Tuesday, March 10, 2015

Library Privatization and the Public Good Part I

Recently, when I heard that the Kern County Board of Supervisors were considering privatizing the library system, my immediate reaction was visceral. I was in San Diego eating lunch with my wife and almost choked on my food. After lunch we got on the highway for the four hour drive home. During that drive I thought about my time as a librarian there and all the ways I broke my back to bring superior service to the people of Kern County in spite of the budgetary scraps the board tossed to us.

What is this talk of privatization you ask? In order to compensate for lost oil revenues the Board of Supervisors are considering "innovative" ways to cut costs among the departments. For the library that means farming library service out to a private company such as Library Systems and Services (LSSI).

LSSI is a private, for profit limited liability company based in Germantown, Maryland. No, it's not a California based company. According to their website, they imply that they are able to give local governments more "bang for the buck."They also claim that they "do NOT privatize library services (emphasis mine)," however, their employees are NOT public employees (see: www.lssi.com). While they manage libraries in other states, in California they have contracts in Riverside County, Redding, and Santa Clarita. The way this works is after a contract is awarded, current employees are laid off. Those who are laid off have an opportunity to interview for their job with LSSI. This is a big cost savings because employee salaries are cut and their pension is reduced to a 401k.

But I have a some other questions for the board of supervisors. Not that I support any outsourcing but what other services are you considering for outsourcing? Parks? Fire Department? Sheriff's Department? What other budget cuts are they considering? We already know that salaries account for the most costly expense. So is the board considering cutting their salaries? How about the County Administrator Officers's salary? (The CAO received a raise of $28,502 in 2013! www.transparentcalifornia.com).


Wednesday, July 25, 2012

Information Revolution?

In a recent View Point that appeared in Information Today (“Library Sales Revolution” June 2012, vol. 29 issue 6) Barbara Quint acknowledges the financial crises both libraries and information vendors are currently facing. Further complicating the situation, Quint argues, is that libraries are being confronted by a “more focused assault of the new all-internet, all-end-user, and all-the-time information technological revolution” which is having the same effect on those who provide libraries with content. Quint offers a solution: create a new business model that will allow vendors and libraries alike to prosper. Important to this solution is for libraries to “maximize the value that their budgets buy for them. In fact, they need to add revenue-building as part of that value. They need to sell (emphasis mine) data as well as buy it.”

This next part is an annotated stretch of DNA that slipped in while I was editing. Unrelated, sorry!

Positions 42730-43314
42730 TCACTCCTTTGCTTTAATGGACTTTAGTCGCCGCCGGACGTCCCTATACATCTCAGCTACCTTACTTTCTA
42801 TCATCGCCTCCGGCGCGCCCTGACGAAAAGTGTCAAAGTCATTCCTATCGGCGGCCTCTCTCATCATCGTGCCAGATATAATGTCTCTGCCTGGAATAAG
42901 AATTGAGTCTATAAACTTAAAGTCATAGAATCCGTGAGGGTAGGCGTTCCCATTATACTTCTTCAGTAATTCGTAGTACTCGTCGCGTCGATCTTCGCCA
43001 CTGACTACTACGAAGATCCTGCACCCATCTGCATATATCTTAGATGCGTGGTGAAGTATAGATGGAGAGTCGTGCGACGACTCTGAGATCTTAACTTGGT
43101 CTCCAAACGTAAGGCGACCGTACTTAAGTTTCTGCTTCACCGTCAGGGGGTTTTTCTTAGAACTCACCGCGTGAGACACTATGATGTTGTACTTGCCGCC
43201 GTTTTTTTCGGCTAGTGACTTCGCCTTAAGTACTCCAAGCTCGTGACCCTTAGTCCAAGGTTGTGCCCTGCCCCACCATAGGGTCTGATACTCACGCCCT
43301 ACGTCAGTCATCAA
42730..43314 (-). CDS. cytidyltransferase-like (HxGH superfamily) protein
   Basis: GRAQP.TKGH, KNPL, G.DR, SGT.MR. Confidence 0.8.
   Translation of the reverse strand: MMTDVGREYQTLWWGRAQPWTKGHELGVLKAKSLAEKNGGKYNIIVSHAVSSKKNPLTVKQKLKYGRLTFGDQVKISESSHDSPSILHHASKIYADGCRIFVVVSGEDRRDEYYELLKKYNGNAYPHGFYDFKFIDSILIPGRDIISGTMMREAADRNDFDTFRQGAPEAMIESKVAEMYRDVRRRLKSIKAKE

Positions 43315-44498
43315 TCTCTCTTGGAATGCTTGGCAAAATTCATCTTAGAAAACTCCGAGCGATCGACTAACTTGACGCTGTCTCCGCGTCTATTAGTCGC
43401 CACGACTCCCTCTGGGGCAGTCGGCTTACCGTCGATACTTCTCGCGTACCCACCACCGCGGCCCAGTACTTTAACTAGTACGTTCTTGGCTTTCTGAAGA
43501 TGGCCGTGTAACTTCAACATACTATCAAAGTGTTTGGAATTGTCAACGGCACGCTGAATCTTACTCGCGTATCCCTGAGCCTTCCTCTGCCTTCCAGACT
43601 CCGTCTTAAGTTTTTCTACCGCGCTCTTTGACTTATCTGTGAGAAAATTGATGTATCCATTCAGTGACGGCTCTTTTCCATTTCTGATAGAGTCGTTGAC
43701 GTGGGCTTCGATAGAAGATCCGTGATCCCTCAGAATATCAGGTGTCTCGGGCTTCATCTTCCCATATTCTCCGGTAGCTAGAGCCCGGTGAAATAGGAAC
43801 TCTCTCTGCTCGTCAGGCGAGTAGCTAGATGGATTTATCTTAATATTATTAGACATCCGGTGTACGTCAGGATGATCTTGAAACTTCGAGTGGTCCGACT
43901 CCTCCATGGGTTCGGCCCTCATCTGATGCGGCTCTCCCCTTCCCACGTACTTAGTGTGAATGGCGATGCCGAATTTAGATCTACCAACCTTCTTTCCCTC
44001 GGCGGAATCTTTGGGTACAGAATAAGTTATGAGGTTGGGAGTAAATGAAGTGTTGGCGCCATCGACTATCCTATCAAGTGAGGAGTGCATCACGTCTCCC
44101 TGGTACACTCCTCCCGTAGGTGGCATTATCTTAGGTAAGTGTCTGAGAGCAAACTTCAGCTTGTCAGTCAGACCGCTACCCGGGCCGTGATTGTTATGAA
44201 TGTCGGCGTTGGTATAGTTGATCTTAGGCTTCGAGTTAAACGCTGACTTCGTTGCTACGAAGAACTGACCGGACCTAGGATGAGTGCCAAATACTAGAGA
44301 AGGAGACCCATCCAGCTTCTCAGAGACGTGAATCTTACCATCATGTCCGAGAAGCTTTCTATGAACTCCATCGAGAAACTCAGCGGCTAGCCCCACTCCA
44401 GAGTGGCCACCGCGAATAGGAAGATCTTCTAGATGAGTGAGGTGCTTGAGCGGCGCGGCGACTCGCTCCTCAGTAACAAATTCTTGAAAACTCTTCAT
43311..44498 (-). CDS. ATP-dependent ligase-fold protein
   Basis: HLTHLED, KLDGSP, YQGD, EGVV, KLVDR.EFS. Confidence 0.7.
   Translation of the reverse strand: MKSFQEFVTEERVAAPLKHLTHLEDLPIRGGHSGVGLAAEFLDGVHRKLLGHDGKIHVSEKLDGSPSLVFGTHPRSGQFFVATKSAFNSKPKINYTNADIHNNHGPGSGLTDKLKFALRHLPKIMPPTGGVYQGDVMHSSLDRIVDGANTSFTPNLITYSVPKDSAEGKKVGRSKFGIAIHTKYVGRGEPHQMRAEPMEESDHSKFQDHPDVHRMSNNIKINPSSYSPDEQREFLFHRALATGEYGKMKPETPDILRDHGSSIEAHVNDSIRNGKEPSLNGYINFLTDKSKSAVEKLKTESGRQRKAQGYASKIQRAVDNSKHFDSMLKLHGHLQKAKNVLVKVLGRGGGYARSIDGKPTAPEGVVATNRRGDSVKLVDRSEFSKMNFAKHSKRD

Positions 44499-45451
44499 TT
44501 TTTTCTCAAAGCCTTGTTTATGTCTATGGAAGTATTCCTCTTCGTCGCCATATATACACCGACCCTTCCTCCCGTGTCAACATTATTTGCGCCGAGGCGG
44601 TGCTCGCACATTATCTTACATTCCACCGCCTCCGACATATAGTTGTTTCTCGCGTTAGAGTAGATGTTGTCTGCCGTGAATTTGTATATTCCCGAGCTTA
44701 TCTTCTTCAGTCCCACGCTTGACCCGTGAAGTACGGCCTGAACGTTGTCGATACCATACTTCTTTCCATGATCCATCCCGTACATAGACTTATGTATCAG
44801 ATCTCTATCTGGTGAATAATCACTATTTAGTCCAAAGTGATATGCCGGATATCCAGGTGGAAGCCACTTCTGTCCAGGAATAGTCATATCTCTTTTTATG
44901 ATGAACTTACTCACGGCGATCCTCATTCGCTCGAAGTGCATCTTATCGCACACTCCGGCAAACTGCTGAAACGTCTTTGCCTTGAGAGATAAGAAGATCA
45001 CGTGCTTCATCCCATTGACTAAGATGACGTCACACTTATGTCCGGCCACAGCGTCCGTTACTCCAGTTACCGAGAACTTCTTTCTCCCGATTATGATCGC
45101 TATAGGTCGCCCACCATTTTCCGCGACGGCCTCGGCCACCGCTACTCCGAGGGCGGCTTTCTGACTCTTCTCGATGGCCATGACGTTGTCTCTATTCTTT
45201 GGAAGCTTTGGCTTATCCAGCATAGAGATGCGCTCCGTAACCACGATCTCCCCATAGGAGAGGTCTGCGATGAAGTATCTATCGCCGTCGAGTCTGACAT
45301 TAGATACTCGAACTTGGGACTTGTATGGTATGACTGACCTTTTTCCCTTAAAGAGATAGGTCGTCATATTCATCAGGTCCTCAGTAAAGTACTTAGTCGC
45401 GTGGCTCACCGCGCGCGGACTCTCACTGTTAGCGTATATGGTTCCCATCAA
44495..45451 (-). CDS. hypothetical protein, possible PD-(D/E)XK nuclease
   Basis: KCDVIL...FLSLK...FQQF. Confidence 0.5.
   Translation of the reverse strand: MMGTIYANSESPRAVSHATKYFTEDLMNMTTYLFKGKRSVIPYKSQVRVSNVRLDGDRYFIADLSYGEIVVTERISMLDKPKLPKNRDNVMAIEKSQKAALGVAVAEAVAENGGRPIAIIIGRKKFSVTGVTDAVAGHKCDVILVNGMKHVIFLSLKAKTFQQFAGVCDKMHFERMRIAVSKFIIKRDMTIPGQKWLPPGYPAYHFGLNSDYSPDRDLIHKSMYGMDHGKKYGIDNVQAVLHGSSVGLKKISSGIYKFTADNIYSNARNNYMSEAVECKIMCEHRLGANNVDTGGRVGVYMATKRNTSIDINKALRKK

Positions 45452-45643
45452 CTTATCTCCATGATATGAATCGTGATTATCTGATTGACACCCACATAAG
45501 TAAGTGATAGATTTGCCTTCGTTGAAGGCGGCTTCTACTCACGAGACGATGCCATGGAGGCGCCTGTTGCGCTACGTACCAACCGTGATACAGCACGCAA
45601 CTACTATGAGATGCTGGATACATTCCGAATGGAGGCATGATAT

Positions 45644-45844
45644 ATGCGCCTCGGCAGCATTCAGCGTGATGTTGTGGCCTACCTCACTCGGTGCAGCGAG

It is no secret that libraries all across the United States are suffering financially, some more so than others. This situation has forced us to consider new ways of functioning. The bottom line is librarians are being asked to maintain current levels of service with less. Librarians are creative and there have been many innovative ideas implemented to ease the burden. We have had to step out of our “traditional” roles to learn and do the jobs encompassed in the library (see “The Multi-Tasking Librarian” February 13, 2012). I think, for the most part, we are willing to do what is necessary to ensure free and unfettered access to the information we provide.

I am always open and welcome new ideas that will help sustain and advance library service. But I cannot imagine a situation that would allow libraries to begin charging for information. When the technology revolution gained momentum, it readily became obvious that another dichotomy in society was forming, the “digital divide.” While the digital divide still exists, it was mitigated when libraries made technology available to the public. For those idealistic librarians, such as myself, we hope to end illiteracy and the digital divide (Ok, maybe not end but we certainly want to make a dent!). We recognize that the public we serve come from all walks of life and from a variety of economic situations. We serve the rich and the poor, from the homeless to college students and everyone in between. So, to begin charging for information, we will be adding to the divide and disenfranchising a significant portion of those we serve.